If you’ve had the chance to watch Apple TV+ over the last few years, or are even remotely familiar with the TV streaming landscape, you’ve surely heard of the phenomenon that is Ted Lasso. Based on the character created by NBC Sports almost a decade ago as a way to promote their coverage of the English Premier League, the show builds on these sketches, having Coach Lasso assume control of the fictional club A.F.C. Richmond. He helps the club and its players deal with trials and tribulations as they are relegated, as well as triumphs and successes when the club is promoted back to the Premier League. The show is funny and heartfelt, and has quickly become one of the best things on TV.
As anyone who has watched the show will tell you, Ted Lasso is full of life lessons that apply to folks of all walks of life. It has amazing advice for anyone going through struggles, and beautifully articulates the importance of having a positive, judgment-free mindset. As a result, Ted Lasso has many lessons that have resonated with me, and can apply to all Cornellians regardless of major or class year.
With that said, let’s take a look at just a few of Ted Lasso’s best quotes and lessons for Cornellians:
1. “Taking on a challenge is a lot like riding a horse, isn’t it? If you’re comfortable while you’re doing it, you’re probably doing it wrong.”
Cornell is an amazing place to challenge yourself, whether through a new class or activity. Don’t be afraid to try something new, whether it is inside your major or out. Some of my best experiences at Cornell, both academically and socially, have come through unexpected paths. We have the rest of our lives to create professional connections, but only these four to take advantage of a university where any student can pursue any study.
2. “You know what the happiest animal on Earth is? It’s a goldfish. You know why? It’s got a 10-second memory.”
Ted said these lines, or expressed similar sentiments, multiple times throughout Season 1, most notably when the team was relegated from the Premier League. And of course, this lesson can be applied to us all here at Cornell. Had a bad prelim or a bad experience with a friend or student organization? It’s okay to be sad for a bit, but don’t dwell on it or hold grudges — having the memory of a goldfish will help anyone get back up and make the best of a bad situation.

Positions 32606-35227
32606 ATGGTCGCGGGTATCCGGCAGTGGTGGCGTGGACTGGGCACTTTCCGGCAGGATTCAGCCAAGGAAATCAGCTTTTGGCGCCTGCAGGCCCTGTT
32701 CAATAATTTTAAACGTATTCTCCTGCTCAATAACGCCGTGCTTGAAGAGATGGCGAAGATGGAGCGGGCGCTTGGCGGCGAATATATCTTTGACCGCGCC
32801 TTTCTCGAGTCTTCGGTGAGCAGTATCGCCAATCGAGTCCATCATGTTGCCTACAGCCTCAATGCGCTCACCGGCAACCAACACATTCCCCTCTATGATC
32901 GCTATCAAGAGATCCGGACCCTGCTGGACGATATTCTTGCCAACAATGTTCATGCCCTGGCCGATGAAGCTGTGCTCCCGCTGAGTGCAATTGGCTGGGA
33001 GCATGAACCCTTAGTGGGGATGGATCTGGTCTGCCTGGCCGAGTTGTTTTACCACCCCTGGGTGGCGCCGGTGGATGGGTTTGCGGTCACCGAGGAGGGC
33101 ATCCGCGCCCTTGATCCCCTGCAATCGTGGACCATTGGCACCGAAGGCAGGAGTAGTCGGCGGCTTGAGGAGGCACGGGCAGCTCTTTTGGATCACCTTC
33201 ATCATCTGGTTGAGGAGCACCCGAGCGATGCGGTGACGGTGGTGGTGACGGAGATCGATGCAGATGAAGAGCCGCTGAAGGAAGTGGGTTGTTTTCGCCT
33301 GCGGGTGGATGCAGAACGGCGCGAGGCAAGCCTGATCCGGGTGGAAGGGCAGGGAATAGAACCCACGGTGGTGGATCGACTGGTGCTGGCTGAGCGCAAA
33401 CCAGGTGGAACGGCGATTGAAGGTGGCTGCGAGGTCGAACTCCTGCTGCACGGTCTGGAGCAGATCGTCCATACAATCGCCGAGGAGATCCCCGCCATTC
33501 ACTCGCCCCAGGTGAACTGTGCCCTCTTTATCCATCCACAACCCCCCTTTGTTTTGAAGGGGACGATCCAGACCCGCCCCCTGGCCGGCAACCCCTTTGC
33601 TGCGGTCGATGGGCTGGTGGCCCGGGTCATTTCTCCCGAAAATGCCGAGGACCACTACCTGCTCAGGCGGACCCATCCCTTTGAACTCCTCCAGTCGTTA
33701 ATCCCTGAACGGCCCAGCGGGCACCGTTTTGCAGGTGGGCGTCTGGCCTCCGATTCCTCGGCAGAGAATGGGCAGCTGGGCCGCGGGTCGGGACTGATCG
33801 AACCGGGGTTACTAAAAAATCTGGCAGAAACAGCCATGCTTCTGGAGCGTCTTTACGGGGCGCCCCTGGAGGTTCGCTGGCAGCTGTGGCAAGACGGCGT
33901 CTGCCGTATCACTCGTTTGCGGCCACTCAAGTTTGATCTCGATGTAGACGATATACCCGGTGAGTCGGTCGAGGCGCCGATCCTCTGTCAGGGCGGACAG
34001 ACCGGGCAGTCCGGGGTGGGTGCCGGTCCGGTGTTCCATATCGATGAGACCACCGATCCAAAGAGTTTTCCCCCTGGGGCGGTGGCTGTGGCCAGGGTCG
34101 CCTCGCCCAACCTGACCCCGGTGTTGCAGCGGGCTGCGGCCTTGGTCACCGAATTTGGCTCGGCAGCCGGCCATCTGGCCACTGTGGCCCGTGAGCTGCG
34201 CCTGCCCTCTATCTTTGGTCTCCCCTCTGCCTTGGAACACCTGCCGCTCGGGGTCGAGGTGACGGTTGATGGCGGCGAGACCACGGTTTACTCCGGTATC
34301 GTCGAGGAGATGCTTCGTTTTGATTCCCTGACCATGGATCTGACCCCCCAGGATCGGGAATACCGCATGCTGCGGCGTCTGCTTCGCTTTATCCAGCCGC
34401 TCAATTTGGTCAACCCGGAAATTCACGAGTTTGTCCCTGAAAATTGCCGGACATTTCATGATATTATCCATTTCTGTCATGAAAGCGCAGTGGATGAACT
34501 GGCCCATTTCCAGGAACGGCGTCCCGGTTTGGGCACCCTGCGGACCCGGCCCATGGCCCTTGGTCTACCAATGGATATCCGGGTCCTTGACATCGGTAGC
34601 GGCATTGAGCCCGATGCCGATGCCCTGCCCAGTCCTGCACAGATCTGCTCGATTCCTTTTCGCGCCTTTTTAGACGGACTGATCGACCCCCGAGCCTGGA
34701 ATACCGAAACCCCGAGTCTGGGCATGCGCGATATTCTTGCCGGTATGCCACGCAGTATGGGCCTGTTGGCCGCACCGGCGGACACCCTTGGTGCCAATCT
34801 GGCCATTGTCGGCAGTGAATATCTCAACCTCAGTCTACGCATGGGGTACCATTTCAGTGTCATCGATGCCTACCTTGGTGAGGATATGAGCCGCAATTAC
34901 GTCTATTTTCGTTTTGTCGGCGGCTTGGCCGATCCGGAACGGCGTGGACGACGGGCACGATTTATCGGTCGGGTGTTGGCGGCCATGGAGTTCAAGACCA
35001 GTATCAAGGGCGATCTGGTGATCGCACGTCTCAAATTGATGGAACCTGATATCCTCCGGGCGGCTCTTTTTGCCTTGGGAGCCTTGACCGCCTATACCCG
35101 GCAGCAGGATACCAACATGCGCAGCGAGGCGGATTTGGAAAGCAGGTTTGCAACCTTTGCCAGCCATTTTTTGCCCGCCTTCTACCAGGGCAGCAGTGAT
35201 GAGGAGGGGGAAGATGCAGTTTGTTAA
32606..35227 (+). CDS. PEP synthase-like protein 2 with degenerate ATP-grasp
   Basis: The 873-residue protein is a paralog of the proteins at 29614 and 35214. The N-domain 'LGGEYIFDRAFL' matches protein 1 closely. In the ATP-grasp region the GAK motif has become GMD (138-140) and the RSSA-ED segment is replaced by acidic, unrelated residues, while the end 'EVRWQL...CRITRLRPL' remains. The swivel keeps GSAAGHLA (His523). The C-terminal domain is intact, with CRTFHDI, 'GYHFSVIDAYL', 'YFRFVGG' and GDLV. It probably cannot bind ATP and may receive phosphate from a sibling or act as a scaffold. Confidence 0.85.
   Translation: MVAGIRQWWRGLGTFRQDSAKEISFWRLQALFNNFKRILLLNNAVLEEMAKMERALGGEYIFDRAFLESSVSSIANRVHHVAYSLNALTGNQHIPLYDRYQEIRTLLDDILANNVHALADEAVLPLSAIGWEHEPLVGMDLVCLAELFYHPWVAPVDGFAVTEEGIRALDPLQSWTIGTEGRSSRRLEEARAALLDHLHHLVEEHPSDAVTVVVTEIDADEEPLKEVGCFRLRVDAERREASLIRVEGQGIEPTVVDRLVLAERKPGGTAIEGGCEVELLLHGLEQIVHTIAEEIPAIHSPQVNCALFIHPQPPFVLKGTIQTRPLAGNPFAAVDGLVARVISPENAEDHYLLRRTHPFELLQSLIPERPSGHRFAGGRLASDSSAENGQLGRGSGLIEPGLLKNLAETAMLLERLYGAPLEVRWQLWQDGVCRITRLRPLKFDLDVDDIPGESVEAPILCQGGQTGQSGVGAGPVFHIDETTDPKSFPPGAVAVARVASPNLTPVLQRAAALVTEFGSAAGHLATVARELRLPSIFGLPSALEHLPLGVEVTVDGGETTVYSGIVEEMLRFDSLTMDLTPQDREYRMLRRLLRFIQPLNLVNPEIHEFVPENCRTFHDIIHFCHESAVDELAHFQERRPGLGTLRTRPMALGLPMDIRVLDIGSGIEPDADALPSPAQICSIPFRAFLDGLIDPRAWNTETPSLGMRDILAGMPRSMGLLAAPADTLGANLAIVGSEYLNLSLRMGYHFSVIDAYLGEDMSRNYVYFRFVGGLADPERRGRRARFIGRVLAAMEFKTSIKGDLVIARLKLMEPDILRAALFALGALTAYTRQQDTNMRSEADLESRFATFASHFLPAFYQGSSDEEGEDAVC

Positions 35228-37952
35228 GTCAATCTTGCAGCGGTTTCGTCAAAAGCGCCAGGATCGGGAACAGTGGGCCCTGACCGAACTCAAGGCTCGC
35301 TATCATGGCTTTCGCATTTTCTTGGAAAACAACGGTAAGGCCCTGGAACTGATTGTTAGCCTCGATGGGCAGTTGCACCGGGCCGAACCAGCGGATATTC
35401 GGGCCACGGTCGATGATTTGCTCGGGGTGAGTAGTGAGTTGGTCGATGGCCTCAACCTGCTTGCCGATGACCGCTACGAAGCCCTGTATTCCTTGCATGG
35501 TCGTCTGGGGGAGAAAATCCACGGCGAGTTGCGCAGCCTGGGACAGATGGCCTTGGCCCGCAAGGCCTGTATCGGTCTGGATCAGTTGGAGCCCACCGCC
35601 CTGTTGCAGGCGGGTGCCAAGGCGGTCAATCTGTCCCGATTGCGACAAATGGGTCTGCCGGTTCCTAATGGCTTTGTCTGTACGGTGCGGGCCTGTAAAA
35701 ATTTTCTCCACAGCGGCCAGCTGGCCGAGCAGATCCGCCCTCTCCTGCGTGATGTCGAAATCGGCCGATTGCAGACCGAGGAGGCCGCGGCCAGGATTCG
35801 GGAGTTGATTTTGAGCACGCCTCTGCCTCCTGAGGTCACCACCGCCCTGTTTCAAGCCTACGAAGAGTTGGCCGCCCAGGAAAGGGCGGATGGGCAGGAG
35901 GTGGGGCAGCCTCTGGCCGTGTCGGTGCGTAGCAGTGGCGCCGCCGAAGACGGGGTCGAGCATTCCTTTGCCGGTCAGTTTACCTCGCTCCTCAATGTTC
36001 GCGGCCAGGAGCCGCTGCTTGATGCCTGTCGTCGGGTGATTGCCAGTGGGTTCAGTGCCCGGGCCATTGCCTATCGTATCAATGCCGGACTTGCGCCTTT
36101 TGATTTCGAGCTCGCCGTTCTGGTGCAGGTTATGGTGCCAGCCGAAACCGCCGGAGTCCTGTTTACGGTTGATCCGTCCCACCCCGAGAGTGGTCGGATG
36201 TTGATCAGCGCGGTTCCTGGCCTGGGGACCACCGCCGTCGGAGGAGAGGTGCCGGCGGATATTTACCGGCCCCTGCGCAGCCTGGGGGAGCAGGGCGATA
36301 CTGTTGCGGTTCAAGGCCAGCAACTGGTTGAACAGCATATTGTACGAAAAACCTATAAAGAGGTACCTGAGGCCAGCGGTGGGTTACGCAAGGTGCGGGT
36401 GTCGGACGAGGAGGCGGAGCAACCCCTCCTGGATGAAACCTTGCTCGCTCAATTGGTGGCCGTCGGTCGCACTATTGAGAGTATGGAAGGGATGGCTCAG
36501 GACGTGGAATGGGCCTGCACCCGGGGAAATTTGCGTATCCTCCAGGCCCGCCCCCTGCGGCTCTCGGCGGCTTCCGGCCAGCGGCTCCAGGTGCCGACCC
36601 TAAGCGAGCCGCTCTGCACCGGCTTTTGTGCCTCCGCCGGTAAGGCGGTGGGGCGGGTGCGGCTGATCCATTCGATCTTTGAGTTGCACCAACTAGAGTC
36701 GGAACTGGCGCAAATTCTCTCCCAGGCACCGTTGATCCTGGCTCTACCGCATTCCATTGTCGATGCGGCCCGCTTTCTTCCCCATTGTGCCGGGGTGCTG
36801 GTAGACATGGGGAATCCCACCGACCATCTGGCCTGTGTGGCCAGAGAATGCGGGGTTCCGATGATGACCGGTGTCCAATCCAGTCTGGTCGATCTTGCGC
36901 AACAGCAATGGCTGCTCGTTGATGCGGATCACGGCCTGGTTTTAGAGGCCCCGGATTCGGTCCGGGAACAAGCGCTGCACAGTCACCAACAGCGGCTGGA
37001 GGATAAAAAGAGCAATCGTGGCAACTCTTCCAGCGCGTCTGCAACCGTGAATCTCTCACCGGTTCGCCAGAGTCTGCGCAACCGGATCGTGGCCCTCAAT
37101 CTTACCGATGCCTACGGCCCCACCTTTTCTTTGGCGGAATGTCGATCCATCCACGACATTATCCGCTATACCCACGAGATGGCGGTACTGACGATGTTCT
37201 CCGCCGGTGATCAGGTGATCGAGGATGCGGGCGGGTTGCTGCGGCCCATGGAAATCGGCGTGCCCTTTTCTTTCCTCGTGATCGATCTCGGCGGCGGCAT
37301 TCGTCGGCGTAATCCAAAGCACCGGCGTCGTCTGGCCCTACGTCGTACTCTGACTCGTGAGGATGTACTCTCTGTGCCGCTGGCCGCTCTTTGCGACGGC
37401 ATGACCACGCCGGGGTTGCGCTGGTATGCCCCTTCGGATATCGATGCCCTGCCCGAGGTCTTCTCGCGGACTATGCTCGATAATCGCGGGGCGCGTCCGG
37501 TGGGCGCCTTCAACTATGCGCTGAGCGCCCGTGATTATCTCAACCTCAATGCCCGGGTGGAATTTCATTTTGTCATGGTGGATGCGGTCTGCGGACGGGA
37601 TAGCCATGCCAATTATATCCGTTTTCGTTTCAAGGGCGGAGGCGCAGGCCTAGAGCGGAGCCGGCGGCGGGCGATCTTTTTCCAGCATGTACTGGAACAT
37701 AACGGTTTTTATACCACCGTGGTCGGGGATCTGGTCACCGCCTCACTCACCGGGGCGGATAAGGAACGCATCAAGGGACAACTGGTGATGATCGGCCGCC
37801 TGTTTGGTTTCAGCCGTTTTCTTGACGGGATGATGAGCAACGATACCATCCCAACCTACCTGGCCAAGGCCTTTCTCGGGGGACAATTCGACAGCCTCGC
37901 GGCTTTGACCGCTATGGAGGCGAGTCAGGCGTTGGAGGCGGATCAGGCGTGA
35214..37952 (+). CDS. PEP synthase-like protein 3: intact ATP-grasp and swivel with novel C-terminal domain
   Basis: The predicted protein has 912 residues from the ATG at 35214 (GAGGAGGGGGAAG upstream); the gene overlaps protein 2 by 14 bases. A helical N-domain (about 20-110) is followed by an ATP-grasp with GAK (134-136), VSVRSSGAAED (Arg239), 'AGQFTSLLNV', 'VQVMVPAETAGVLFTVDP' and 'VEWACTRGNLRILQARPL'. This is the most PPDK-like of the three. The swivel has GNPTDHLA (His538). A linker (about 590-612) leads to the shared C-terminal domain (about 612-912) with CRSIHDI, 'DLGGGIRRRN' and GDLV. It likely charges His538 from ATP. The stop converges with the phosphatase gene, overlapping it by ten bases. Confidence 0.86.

3. “I promise you there is something worse out there than being sad, and that’s being alone and being sad. Ain’t no one in this room alone.”
This was one of the lines that resonated with me the most throughout the show, and it’s so important to remember as we go through our lives at Cornell and beyond. We all have people who care about us, whether we realize it or not. These people could be family, friends, professors, co-workers or anyone else in our lives. Chances are, if you reach out to those around you, they will be happy to listen. And don’t be afraid to use any of the many resources we have here at Cornell to take care of your mental health. Even though it might feel like it sometimes, you are never alone.
4. “Ice cream is the best. It’s kinda like seeing Billy Joel perform live. Never disappoints.”
Ice cream is the best. Take a trip to the Dairy Bar, especially in this heat. It will be well worth your time. And if you can, go see Billy Joel at one of his monthly shows at Madison Square Garden, too.
5. “I feel like we fell out of the lucky tree and hit every branch on the way down, ended up in a pool of cash and Sour Patch Kids.”
No matter how many prelims or problem sets we may have on any particular weekend, it’s always important to take a step back and realize how lucky we are to be here. Despite its many flaws, Cornell is an incredible place with incredible people and an incredible amount of things to pursue. From wines to oceanography, Cornell truly has it all.
Life is a lot easier to go through when you have hope. When you lose the belief that you are at Cornell for a reason, and that there is a reason you are working this hard, life becomes a lot more difficult. So have faith in the power of belief because it will take you far beyond Cayuga’s waters.
Isaac Chasen is a senior in the Dyson School. He can be reached at [email protected]. Cut to the Chase runs every other Sunday this semester.